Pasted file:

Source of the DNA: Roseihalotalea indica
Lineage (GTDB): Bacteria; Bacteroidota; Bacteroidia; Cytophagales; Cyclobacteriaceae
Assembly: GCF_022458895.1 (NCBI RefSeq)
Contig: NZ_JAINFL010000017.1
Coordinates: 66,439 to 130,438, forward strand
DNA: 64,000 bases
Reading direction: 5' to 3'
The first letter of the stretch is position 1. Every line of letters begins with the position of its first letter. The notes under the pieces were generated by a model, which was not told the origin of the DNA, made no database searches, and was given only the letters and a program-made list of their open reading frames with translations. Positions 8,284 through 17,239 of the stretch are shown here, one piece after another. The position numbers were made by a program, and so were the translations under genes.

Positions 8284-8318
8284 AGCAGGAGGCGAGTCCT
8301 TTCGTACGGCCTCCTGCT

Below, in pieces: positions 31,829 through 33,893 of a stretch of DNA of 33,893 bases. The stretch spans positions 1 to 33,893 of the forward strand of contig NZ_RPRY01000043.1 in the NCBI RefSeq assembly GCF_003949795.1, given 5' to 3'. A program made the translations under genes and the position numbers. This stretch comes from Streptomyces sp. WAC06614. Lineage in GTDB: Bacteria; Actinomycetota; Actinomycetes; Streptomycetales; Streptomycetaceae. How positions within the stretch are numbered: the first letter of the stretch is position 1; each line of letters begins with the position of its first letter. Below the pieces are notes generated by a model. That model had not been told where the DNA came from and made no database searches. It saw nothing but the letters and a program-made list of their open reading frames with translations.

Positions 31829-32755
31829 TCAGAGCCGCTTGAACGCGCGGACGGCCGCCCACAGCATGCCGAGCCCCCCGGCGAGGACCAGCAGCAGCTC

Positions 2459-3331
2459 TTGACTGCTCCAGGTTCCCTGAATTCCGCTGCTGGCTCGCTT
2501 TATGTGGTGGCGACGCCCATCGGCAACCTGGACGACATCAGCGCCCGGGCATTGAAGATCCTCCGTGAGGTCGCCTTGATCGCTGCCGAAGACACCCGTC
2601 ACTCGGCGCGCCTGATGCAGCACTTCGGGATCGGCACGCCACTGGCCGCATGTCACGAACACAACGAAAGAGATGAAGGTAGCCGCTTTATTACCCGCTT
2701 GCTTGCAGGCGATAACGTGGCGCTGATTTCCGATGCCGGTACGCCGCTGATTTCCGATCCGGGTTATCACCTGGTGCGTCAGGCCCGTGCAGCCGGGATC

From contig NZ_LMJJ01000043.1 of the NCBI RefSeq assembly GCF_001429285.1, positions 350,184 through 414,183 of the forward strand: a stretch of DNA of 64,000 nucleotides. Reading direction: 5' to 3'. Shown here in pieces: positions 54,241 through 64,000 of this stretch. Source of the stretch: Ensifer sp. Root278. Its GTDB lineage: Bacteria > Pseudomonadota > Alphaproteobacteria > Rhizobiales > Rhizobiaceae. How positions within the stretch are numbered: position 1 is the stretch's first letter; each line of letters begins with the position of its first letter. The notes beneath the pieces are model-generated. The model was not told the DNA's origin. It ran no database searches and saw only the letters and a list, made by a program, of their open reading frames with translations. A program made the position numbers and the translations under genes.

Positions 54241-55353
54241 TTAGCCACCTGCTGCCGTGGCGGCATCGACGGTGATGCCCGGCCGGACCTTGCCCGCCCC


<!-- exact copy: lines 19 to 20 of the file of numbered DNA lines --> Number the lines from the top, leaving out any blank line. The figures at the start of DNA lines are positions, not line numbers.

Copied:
2701 GCTTGCAGGCGATAACGTGGCGCTGATTTCCGATGCCGGTACGCCGCTGATTTCCGATCCGGGTTATCACCTGGTGCGTCAGGCCCGTGCAGCCGGGATC

From contig NZ_LMJJ01000043.1 of the NCBI RefSeq assembly GCF_001429285.1, positions 350,184 through 414,183 of the forward strand: a stretch of DNA of 64,000 nucleotides. Reading direction: 5' to 3'. Shown here in pieces: positions 54,241 through 64,000 of this stretch. Source of the stretch: Ensifer sp. Root278. Its GTDB lineage: Bacteria > Pseudomonadota > Alphaproteobacteria > Rhizobiales > Rhizobiaceae. How positions within the stretch are numbered: position 1 is the stretch's first letter; each line of letters begins with the position of its first letter. The notes beneath the pieces are model-generated. The model was not told the DNA's origin. It ran no database searches and saw only the letters and a list, made by a program, of their open reading frames with translations. A program made the position numbers and the translations under genes.